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CREATRICKS: Non-Writing Tips for Getting Published

Here’s the good news: Over my 30+ years of working as an editor or writing coach to all types of creative professionals, I have personally witnessed that anyone who really wants to be a published writer will succeed.

The reason why so many people fail is that they aren’t aware of some of these essential non-writing tips:

  1. Develop Healthy Arrogance
    By that I mean you must have an unshakable belief that you have something (a message, a cause, a sensibility, a voice) worth sharing with others. Especially if you have never published before. If you don’t believe in yourself, who will?! Until you have the entourage that can come with success (the agent, editor, manager, publicist, etc.), you are your own best—and only!—advocate.
  2. Develop Healthy Humility
    Accept that working hard on your writing doesn’t automatically make you entitled to any kind of fame or fortune. Your personal best is a fantastic personal achievement, but it may not be professionally competitive—yet. Read around the journalism and great works of your field. Develop an expertise. Assess where you have the best potential to shine and strategize on how to make your place in the sun.
  3. Know Your People
    Do you know who you’re talking to? Just because you want to create doesn’t mean that everyone will want what you have. Who is your ideal audience? Is your substance being delivered in a signature standout style that will snag their attention
  4. Know Your Heroes
    Whose careers make you the most envious? Who have taken the routes you think you could take on? Those are the people making the moves you want to study. If these trailblazers are still alive, reach out to them with some genuine appreciation and perhaps a specific request and you just may be surprised to become the beneficiary of some goodwill—say, a helpful introduction or some other form of invaluable mentoring.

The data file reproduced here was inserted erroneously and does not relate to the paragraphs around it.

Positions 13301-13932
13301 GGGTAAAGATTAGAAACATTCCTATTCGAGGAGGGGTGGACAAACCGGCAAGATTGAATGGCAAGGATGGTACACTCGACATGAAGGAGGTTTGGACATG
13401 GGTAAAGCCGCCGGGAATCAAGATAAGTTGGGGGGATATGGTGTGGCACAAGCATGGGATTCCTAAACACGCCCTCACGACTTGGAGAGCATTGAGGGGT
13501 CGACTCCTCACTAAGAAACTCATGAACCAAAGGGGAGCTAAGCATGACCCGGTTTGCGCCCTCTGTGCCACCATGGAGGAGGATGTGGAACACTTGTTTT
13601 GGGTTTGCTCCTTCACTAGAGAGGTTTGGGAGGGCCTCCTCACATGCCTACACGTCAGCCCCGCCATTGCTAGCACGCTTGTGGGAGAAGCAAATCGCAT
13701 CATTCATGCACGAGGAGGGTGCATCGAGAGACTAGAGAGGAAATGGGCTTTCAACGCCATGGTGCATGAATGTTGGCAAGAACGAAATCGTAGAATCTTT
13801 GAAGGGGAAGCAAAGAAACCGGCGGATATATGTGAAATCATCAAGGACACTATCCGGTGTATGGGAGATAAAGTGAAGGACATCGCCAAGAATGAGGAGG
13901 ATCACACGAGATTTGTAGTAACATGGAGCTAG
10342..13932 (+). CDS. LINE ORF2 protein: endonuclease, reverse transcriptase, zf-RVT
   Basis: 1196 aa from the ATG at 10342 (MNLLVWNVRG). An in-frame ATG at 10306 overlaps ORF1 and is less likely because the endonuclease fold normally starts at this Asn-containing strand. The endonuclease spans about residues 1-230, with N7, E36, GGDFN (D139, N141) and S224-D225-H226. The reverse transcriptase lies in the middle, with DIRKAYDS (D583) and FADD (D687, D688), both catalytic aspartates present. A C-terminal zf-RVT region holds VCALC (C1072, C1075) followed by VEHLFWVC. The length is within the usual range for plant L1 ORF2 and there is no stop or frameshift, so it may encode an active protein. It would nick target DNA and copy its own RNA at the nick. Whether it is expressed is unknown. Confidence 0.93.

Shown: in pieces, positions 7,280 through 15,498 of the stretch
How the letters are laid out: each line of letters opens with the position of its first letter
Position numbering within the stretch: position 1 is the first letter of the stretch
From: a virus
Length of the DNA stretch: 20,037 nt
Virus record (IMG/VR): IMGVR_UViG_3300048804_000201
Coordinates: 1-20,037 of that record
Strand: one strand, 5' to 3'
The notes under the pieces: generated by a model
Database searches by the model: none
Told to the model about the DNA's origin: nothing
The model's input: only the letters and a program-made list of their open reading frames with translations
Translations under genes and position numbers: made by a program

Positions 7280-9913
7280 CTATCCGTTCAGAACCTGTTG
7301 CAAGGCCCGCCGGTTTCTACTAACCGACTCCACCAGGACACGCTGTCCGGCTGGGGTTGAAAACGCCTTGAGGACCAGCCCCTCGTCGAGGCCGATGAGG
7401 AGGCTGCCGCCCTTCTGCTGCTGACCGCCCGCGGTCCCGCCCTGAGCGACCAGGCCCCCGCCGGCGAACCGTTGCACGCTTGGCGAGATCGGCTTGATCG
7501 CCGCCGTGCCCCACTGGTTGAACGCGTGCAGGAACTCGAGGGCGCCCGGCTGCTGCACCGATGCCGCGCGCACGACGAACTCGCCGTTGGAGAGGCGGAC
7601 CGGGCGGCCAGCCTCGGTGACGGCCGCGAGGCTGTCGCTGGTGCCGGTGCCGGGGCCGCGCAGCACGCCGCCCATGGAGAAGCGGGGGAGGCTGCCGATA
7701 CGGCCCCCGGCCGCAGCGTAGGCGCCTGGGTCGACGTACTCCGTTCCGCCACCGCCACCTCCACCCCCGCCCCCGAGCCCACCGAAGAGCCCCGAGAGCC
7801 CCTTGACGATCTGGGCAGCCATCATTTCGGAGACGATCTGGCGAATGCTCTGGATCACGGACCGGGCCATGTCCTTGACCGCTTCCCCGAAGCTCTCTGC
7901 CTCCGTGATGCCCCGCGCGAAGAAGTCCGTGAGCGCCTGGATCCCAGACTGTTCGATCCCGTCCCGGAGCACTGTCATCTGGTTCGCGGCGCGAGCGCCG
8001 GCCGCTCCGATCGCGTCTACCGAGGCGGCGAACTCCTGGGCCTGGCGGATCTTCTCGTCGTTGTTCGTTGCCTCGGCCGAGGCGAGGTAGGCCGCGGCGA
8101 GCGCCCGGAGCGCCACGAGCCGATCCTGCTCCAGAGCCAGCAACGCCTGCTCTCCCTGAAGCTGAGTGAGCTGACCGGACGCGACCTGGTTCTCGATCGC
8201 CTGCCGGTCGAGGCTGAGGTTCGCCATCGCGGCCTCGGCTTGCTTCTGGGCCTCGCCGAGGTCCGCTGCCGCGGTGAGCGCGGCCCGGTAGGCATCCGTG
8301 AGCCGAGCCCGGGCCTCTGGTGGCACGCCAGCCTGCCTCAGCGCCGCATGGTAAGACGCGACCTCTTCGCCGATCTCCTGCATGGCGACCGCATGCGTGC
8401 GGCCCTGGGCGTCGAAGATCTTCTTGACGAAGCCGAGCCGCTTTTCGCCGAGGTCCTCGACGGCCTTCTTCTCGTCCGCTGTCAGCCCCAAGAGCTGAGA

5. Don’t Write a Book You’d Never Read
    If you hate reading novels, don’t attempt one! No matter how many writing how-to books you read, the best way to learn how to write any type of book is to read dozens of them analytically—because you love to read them. Then you will pleasurably and organically internalize the essential elements necessary for creating your own best version.
  6. Don’t Write All the Time
    Not to diminish anyone’s dream, but I have never seen being a full-time writer play out as anything other than a cursed genie wish gone wrong. Just as solitary confinement has now been proven to be a dangerous form of brain-damaging torture, writers working in total isolation handicap themselves when it comes to connecting to a larger audience and the marketplace. Alone too much, it becomes too easy to become unmoored, the mind can too easily succumb to an endless mobius spin cycle.

This post was featured on Creative Capital’s blog.

See more of Victoria’s Creatricks posts on our Ideablog!website_VCRintensives

~~~Victoria C. Rowan, Creatricks-in-Chief: Ideasmyth Inc. is the brainchild of the indefatigably energetic native New Yorker, Victoria C. Rowan, who has been fascinated by all forms of media since she started reading at three. She began editing her school’s literary magazine at 16. Since then, she has spent over 25 years working in all forms of media, writing for dozens of publications; providing commentaries for public radio; book packaging; and curating a variety of literary and spoken word events for organizations like the 92nd Street Y and The National Arts Club, for which she received press recognition for her own series. She founded the educational division of Mediabistro.com, which became a multi-million-dollar phenomenon. Since launching Ideasmyth in 2000, her nearly 1,000 clients have benefitted from her range of media experience as she has helped them produce their published articles, critically acclaimed books, monographs and theater productions, as well as many other exciting and innovative enterprises. She considers it her life’s vocation to cultivate and celebrate creativity in all its forms.

Having midwife-ed such a range of projects and enterprises  she has come to this conclusion: creativity can only consistently thrive when the rest of the artist’s life works and allows space for its potential. Sessions with Victoria will not only help you craft a better book, essay, play, poem, website copy or business plan, but they will also help you become the person you always wanted to be.

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